Data storage 308 may further store streams of digital content 310. Streams of digital content 310 represent any of a variety of content that may be protected from access using a license, encryption, and/or the like. In some embodiments, streams of digital content 310 may include a plurality of available versions of content. In one embodiment, the available versions may include one or more video tracks and/or one or more one or more audio tracks. In some embodiments, each video track may be in a different video format, quality, or the like. In other embodiments, each audio track may be in a different audio format, quality, audio language, or the like. Various non-limiting, non-exhaustive examples of streams of digital content 310 are described in more detail below in conjunction with FIG. 6.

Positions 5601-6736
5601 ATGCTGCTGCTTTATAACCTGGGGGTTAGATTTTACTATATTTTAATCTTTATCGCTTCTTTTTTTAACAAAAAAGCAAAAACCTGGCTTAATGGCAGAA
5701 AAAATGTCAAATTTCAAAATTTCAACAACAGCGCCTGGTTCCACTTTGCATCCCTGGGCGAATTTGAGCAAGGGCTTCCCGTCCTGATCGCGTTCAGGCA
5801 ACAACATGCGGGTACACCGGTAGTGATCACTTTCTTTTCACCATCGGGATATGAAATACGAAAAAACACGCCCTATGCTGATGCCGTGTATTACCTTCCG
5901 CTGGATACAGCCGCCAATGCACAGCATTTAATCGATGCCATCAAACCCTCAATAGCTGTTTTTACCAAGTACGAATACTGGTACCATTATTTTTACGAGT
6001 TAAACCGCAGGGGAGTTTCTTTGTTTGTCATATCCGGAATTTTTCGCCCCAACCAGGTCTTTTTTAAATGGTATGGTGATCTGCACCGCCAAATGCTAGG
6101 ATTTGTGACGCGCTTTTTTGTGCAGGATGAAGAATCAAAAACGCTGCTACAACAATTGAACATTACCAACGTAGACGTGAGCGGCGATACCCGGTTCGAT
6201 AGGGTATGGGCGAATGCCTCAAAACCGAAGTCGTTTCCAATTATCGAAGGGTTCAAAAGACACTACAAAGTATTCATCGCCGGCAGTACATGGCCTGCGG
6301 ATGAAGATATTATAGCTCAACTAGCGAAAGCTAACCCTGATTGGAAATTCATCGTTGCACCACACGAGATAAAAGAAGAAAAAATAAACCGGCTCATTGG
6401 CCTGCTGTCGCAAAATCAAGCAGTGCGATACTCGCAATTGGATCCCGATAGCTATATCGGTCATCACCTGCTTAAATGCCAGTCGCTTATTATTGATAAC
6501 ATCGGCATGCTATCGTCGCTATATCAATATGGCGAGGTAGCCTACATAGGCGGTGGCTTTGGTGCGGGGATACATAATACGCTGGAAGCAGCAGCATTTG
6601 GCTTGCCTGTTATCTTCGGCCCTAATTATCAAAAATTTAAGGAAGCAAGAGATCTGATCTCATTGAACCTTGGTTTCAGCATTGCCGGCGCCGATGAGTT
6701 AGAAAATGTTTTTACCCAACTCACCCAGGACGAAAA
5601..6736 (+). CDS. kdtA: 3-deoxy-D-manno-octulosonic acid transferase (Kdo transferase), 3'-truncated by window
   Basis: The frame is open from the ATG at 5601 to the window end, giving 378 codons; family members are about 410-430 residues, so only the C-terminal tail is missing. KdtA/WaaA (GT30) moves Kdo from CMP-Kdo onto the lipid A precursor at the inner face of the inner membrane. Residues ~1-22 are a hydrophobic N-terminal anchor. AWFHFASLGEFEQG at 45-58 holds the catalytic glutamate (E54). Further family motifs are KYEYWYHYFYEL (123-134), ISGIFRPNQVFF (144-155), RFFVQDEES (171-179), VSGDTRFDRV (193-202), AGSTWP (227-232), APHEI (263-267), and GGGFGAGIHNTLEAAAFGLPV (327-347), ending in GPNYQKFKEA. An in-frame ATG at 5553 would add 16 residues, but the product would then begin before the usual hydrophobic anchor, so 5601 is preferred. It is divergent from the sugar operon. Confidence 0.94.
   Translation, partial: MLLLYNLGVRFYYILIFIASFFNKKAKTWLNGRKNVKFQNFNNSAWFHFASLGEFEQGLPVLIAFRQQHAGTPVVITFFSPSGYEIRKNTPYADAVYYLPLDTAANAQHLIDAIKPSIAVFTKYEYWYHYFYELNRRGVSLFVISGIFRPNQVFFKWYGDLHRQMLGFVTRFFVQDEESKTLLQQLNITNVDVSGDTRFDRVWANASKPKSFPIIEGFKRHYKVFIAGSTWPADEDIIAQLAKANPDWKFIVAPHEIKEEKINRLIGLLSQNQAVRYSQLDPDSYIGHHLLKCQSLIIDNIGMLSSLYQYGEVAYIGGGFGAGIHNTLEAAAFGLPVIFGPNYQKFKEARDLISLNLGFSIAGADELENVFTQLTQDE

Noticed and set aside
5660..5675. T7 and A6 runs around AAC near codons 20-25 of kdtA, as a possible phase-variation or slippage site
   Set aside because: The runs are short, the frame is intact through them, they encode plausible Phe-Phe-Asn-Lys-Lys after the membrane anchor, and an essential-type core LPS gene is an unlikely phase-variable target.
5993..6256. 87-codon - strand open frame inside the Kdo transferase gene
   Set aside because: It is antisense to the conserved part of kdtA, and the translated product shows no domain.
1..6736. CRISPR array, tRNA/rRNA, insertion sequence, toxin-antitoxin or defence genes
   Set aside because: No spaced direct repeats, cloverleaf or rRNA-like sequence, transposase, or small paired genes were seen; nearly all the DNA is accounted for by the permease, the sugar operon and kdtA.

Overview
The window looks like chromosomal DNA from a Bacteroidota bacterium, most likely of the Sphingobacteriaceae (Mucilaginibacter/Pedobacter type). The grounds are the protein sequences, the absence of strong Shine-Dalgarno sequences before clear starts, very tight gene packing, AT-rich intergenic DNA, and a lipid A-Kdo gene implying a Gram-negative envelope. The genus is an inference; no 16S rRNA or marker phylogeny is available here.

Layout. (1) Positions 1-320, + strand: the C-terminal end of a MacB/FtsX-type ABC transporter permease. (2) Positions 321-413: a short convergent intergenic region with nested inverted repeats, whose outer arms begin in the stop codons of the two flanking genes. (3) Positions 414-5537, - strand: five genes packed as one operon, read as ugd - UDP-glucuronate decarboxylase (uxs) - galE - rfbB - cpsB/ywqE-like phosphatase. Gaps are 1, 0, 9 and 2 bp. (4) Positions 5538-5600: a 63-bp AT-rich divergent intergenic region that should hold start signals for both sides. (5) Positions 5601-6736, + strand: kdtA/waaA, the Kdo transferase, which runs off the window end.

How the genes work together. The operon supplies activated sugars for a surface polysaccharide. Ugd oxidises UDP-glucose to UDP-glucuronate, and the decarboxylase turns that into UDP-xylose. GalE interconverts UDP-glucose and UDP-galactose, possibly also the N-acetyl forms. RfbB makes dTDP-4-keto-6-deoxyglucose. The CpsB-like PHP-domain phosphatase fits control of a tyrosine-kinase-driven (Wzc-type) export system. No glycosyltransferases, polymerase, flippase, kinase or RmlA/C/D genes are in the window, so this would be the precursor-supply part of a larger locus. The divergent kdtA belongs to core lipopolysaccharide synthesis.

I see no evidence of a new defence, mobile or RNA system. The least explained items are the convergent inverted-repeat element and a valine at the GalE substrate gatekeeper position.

The mass memory also stores program code and data. One or more applications 314 are loaded into mass memory and run on operating system 306. Examples of application programs may include transcoders, schedulers, calendars, database programs, word processing programs, Hypertext Transfer Protocol (“HTTP”) programs, customizable user interface programs, IPSec applications, encryption programs, security programs, SMS message servers, IM message servers, email servers, account managers, and so forth. Web server 318, key manager 319, and content delivery server 320, may also be included as application programs within applications 314.